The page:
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Catalytic activity of metal clusters on surfaces

Figure shows the HR-TEM image of the Au9 cluster deposited on a titania nanosheet. Scale bar is 0.5 nm

Figure shows the HR-TEM image of the Au9 cluster deposited on a titania nanosheet. Scale bar is 0.5 nm.

For any possible application of metal clusters as catalysts it is necessary to deposit them onto surfaces. 

Therefore, it is the geometric and electronic (valence) structure of clusters at the surface that determines their interactions, and consequent reactivity, with molecules. 

We are developing techniques to determine the geometric and electronic structure of size-specific clusters (e.g. Au9) deposited onto semiconductors surfaces (e.g. TiO2) and test their performance for photocatalytic water-spitting (H2 production) and CO2 reduction (hydrocarbon formation). 

The characterisation studies involve the direct comparison between the physical and chemical properties displayed by isolated and deposited clusters to disentangle the surface effects.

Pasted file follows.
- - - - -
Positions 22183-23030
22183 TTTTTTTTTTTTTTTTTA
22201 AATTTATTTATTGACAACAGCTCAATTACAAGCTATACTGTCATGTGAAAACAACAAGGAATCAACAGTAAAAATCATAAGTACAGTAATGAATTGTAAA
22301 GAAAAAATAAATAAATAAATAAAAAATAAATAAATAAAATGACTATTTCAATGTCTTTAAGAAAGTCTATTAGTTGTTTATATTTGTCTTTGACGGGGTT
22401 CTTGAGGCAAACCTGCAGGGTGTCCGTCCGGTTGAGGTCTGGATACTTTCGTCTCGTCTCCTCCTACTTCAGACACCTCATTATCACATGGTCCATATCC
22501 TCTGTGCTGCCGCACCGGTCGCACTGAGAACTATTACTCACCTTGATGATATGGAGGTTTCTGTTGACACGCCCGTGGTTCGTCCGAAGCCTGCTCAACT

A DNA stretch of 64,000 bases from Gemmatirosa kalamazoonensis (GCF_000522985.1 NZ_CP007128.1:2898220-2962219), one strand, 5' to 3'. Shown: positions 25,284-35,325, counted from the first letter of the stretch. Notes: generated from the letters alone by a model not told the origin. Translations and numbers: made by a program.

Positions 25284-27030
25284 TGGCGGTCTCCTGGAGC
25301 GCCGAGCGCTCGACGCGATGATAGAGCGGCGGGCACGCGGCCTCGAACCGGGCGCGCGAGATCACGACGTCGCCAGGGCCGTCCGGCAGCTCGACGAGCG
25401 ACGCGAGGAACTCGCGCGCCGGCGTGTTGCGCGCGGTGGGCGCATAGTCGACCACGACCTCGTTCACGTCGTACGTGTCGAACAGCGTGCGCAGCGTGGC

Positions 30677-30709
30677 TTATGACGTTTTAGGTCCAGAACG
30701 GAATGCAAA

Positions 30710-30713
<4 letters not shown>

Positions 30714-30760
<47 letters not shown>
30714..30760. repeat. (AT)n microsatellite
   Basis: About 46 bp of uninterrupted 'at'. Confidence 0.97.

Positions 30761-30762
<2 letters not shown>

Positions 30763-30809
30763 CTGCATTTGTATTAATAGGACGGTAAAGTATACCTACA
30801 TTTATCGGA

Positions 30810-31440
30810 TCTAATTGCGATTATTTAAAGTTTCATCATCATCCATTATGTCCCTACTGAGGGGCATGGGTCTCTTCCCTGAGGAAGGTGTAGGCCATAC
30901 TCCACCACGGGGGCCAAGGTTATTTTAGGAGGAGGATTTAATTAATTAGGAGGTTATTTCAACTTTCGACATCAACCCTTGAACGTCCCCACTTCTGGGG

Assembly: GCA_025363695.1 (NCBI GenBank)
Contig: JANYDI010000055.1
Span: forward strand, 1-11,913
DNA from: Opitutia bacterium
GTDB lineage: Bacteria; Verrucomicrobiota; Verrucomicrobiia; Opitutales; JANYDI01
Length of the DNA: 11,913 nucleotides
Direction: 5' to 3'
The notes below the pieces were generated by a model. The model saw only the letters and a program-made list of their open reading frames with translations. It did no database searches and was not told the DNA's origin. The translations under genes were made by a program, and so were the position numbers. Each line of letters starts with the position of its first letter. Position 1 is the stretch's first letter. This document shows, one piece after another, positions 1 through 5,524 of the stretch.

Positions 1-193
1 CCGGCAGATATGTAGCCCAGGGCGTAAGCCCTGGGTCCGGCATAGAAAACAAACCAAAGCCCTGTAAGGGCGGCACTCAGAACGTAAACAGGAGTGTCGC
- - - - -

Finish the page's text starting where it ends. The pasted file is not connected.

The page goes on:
Surface characterisation is undertaken via a combination of X-ray Photoelectron Spectroscopy (XPS), Scanning Tunnelling Microscopy (STM) and Metastable Induced Electron Spectroscopy (MIES).  This also involves visits to the Australian Synchrotron to use Soft X-ray and Far-IR spectroscopies. 

Combined with quantum chemical calculations, these techniques provide information about the interaction between each size-specific cluster and the titania surface. In addition, we use ultra-high resolution Transmission Electron Microscopy to directly observe, with atomic resolution, individual clusters on the surface. 

We also experimentally measure the catalytic performance of these clusters-based systems using a specially-developed reactor systems. 

Skills to be developed include operating simulated concentrated solar sources, high vacuum pumps and gas handling and detection systems, as well as learning to undertake advanced surface electron spectroscopy characterisation techniques and atomically-resolved, high resolution electron microscopy measurements. Quantum computational calculations can also be part of this project. 

This work is done with collaborators at Flinders, Newcastle, Canterbury, (NZ), and Utah (USA) universities and could include visits to these labs.

Greg Metha


Professor Gregory Metha

Research area: Chemistry

Recommended honours enrolmentHonours in Chemistry

Tagged in Honours projects - Chemistry, Honours projects - Greg Metha